Dr PH Martin's Bombay Inks (available in a variety of colors)- waterproof when dry
Winsor and Newton- Not Waterproof
Dr PH Martin's Radiant Concentrated Watercolors
Fountain Pen Inks
Pigment Based- Waterproof:
Platinum- Carbon Black, Rose Red, Sepia, Blue
Sailor Storia Inks
Dye Based- Generally Non Waterproof:
For more ink compatibility tests, check out Once Upon a Tine
This can be prepared at home by collecting walnuts, purchased as crystals, or purchased as a ready made ink.
Walnut ink is an ink made from the green husk surrounding the nut of walnuts. The Black Walnut Juglans nigra is usually used. The ink may be liquid or made of crystals that are mixed with water before use. It can be used to produce stains and darken paper to make it look older.
Iron Gall Ink
Iron gall ink (also known as iron gall nut ink, oak gall ink, and common ink) is a purple-black or brown-black ink made from iron salts and tannic acids from vegetable sources.
Please note that Iron Gall Ink can be highly destructive to papers and nibs, due to acid content.
How to use watercolors with dip pens
Gold and Silver Mica Ink
Winsor and Newton Gold Ink
Winsor and Newton Silver Ink
Creating Colored Lineart wtih Nibs
G Nib Inking with FW Acrylic Pearlescent Moon Violet
Inking with Pearlescent Black
Inking with Waterfall Green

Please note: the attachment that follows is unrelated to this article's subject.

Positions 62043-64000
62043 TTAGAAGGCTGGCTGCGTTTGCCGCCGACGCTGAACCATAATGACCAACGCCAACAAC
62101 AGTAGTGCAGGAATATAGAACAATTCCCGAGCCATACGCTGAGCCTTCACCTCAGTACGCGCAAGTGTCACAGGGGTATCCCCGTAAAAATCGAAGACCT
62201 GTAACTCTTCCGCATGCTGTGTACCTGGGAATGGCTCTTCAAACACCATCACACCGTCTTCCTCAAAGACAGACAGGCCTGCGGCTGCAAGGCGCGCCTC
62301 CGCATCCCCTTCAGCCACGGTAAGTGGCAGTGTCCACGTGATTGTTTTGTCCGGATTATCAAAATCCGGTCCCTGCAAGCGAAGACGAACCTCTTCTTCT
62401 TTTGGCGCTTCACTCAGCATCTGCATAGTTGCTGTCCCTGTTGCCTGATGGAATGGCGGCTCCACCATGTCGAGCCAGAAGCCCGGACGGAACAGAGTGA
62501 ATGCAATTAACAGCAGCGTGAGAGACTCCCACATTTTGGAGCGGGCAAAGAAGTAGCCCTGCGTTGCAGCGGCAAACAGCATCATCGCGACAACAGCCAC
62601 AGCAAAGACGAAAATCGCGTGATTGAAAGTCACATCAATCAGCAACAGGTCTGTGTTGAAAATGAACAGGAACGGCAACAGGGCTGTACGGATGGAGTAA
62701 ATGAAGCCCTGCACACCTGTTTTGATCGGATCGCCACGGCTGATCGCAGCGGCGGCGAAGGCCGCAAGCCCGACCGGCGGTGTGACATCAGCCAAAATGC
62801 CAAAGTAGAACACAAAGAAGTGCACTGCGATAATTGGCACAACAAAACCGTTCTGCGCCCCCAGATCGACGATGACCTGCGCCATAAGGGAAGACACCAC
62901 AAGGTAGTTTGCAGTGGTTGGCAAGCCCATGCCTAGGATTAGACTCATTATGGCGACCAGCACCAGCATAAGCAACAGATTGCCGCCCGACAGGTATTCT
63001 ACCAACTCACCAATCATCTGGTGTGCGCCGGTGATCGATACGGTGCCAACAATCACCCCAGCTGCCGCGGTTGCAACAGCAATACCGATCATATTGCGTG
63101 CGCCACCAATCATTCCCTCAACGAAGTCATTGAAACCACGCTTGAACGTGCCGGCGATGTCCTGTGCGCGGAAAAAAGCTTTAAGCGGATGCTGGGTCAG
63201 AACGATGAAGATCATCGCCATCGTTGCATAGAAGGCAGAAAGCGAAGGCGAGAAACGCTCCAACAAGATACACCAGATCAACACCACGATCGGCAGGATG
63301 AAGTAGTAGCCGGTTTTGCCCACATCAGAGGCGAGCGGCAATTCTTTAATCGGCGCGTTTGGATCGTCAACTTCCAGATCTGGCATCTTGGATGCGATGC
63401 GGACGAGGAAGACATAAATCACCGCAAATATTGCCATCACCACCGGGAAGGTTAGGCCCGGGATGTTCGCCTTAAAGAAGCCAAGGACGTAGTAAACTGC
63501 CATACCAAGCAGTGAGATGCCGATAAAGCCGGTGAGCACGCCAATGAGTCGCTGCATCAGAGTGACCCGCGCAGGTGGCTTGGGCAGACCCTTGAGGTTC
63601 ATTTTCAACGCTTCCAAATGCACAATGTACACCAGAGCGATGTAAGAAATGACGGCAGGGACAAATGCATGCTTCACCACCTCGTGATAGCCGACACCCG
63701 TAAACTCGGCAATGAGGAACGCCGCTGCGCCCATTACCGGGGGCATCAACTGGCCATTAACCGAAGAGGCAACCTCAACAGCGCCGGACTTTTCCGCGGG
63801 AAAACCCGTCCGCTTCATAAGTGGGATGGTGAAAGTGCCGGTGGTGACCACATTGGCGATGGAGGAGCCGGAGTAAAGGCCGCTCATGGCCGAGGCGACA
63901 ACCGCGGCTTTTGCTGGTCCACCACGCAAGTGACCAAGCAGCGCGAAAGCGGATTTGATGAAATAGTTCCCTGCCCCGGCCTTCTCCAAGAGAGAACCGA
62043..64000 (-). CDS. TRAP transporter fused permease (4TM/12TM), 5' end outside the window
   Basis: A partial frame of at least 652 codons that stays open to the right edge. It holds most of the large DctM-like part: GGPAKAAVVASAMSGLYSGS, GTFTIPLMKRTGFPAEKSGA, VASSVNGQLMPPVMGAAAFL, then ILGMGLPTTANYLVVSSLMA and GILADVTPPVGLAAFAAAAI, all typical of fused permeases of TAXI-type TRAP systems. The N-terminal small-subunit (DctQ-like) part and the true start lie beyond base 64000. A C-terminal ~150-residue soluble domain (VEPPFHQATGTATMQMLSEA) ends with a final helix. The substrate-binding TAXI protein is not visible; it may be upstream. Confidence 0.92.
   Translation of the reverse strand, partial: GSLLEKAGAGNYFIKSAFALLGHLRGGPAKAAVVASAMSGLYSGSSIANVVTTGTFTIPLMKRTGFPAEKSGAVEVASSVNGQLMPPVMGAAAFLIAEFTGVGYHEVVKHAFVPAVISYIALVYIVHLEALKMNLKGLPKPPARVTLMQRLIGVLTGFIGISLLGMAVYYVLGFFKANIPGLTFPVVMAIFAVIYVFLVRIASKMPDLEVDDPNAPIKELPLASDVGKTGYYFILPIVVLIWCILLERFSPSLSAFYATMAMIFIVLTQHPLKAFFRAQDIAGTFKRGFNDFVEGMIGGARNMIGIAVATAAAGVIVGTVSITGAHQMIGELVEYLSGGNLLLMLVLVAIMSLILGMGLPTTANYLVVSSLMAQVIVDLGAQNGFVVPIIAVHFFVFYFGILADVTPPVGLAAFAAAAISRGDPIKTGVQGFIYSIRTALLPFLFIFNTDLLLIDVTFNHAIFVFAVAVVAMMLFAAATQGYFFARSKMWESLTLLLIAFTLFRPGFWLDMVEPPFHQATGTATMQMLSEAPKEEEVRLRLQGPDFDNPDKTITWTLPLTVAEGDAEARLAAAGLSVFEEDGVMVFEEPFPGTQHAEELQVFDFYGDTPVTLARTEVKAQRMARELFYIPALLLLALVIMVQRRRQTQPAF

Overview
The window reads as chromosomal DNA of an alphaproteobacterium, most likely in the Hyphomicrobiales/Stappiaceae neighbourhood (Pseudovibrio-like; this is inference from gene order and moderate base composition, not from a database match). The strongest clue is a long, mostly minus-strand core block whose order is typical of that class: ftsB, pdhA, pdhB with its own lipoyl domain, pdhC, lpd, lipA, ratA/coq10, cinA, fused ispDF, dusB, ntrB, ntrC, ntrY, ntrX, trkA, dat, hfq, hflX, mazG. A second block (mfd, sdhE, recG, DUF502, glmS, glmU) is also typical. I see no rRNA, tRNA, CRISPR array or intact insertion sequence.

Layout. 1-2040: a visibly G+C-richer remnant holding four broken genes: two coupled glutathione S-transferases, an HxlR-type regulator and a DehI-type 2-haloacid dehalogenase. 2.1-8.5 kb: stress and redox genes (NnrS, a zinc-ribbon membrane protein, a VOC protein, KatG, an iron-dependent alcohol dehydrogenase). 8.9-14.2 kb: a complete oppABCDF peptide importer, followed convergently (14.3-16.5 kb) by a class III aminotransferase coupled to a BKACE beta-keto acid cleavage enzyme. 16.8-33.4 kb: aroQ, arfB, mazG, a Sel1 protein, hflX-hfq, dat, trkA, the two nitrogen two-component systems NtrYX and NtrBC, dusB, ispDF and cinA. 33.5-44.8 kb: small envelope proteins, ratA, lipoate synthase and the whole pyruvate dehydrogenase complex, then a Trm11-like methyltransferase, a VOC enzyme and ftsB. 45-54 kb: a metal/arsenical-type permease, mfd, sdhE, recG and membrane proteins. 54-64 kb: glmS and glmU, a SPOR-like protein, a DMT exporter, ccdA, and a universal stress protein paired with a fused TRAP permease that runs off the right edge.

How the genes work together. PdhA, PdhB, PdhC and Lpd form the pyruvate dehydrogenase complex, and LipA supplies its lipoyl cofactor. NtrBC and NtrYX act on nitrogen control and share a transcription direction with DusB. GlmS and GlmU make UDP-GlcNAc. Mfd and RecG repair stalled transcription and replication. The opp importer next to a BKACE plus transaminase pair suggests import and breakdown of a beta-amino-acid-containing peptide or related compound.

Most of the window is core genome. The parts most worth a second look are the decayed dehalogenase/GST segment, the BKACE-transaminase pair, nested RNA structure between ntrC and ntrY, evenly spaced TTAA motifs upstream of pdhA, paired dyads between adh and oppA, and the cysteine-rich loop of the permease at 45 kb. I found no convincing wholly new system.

J Herbin Ink Swatches
Types of Holders
Used for calligraphy
Used for calligraphy, sketching, and inking
Brands of Holders:
Recommended Nib Holders:
Papers to Ink On
Strathmore 400 and 500 series- plate
Strathmore 400 and 500 series- vellum
Hotpress watercolor paper
Terms to Know
Tank- A small reservoir attached to the nib to increase ink capacity.
Cage- A spring welded onto the nib to increase ink capacity. Ink sticks to the spring, allowing the nib to hold more ink.
Other Types of Dip Pens
Handmade Folded Pen Unboxing and Demonstration:
Reed Pen Size Breakdown:
Paper and Ink Arts Haul:
Recommended Additional Materials
- Dinky Dips or Dappen Dishes
- Alcohol wipes
- Rubbing alcohol
- Paper Towels (I like untextured Viva)
- Cup of clean water
- Test sheet of paper
Tips and Tricks
With cheaply made nibs, excessive force can cause the nib to shatter. Hunt nibs are particularly prone to this.
New nibs have been coated with oil to prevent rusting. You can remove this in a number of ways:
- Burning the oil off with a lighter (may cause nib discolouration)
- Wiping the oil off with an alcohol wipe
- Washing your nibs in a dish of water and dishsoap before first use
For more information about Nib Care, check out this post-Brush and Nib Care.
Excessive force can cause nibs, even high quality nibs, to 'nip' and tear at the paper
Student Art Nib Set
The Well Appointed Desk- Review: Kaweco Special Dip Pen
Gourmet Pens- Review: Brause Dip Pen Set
Parka Blogs: Review: Speedball Sketching Project Set
The Desk of Lori: Pen Review: Kaweco Special Dip Pen
Second Opinions and Outside Resources
Deleter Ink Difference
Difference of Deleter Nibs
Dip Nib Guide
Wikipedia: Walnut Ink
Making A Walnut Ink
Wikipedia: Iron Gall Ink
The Iron Gall Ink Website
The Postman's Knock- How To Use Watercolors With Dip Pens
The Postman's Knock- Watercolor Calligraphy Tutorial
The Postman's Knock- How to Know When a Calligraphy Nib is Done
How to Use the Finetec Palette
Which Calligraphy Nibs To Use and Why
Common Calligraphy Ink Problems + How To Solve Them
How To Prepare New Calligraphy Nibs for Use
Getting to Know the Brause Rose Nib
5 Tips for Maintaining Your Calligraphy Nibs
Six Tips for Taming Calligraphy Nibs
Richmond Illustration Inc- Inking Tutorial Part 1
Jackson's- A Guide To Dip Pens and Drawing Ink
Jetpens-How to Use Manga Nibs
The Lowdown on Calligraphy Nibs